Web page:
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Comparative analysis of the transcription-factor gene regulatory networks of E. coli and S. cerevisiae.

Guzmán-Vargas L, Santillán M - BMC Syst Biol (2008)

Bottom Line: These last results indicate that the observed differences are mostly due to the very different ratios of TF to RG counts of the E. coli and S. cerevisiae bipartite networks, rather than to their having different connectivity patterns.From the results in this paper we conclude that the most important effect such differences have had on the development of the corresponding transcription-factor gene regulatory networks is their very different ratios of TF to RG numbers.An this, to our consideration, indicates that the structure of both networks is optimal from an evolutionary viewpoint.

View Article: PubMed Central - HTML - PubMed

Affiliation: Unidad Profesional Interdisciplinaria en Ingeniería y Tecnologías Avanzadas, Instituto Politécnico Nacional, Av, IPN No, 2580, L, Ticomán, México D,F, 07340, México. lguzmanv@ipn.mx

ABSTRACT

Background: The regulatory interactions between transcription factors (TF) and regulated genes (RG) in a species genome can be lumped together in a single directed graph. The TF's and RG's conform the nodes of this graph, while links are drawn whenever a transcription factor regulates a gene's expression. Projections onto TF nodes can be constructed by linking every two nodes regulating a common gene. Similarly, projections onto RG nodes can be made by linking every two regulated genes sharing at least one common regulator. Recent studies of the connectivity pattern in the transcription-factor regulatory network of many organisms have revealed some interesting properties. However, the differences between TF and RG nodes have not been widely explored.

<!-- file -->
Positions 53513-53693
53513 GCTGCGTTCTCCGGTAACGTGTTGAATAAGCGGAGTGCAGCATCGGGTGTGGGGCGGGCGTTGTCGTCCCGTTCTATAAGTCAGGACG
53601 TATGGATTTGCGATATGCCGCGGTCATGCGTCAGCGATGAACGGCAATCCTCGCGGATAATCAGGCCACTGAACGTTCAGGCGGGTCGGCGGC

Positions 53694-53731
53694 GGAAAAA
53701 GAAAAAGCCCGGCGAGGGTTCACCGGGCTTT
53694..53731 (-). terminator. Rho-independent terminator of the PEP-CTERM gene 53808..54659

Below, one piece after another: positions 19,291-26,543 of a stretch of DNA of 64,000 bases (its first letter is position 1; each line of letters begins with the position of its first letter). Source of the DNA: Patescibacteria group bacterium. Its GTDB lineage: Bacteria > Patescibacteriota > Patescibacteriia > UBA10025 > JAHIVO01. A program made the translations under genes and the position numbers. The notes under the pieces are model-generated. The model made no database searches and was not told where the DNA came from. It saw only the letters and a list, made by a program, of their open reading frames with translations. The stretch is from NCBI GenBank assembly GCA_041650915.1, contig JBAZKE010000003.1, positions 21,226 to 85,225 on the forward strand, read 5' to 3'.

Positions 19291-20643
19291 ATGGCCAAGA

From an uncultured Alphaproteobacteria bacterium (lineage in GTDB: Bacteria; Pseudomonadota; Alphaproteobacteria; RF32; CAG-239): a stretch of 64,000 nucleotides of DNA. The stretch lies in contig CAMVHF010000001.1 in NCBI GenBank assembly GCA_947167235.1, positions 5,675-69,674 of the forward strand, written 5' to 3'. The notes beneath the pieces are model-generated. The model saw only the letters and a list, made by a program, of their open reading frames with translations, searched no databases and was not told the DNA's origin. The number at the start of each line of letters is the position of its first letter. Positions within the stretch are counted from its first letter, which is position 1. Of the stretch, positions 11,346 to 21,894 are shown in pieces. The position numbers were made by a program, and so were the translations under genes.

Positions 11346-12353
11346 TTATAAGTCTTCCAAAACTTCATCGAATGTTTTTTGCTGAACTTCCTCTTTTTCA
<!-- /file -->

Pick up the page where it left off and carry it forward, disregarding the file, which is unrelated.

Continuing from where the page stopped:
Results: After analysing the RG and TF projections of the transcription-factor gene regulatory networks of Escherichia coli and Saccharomyces cerevisiae, we found several common characteristic as well as some noticeable differences. To better understand these differences, we compared the properties of the E. coli and S. cerevisiae RG- and TF-projected networks with those of the corresponding projections built from randomized versions of the original bipartite networks. These last results indicate that the observed differences are mostly due to the very different ratios of TF to RG counts of the E. coli and S. cerevisiae bipartite networks, rather than to their having different connectivity patterns.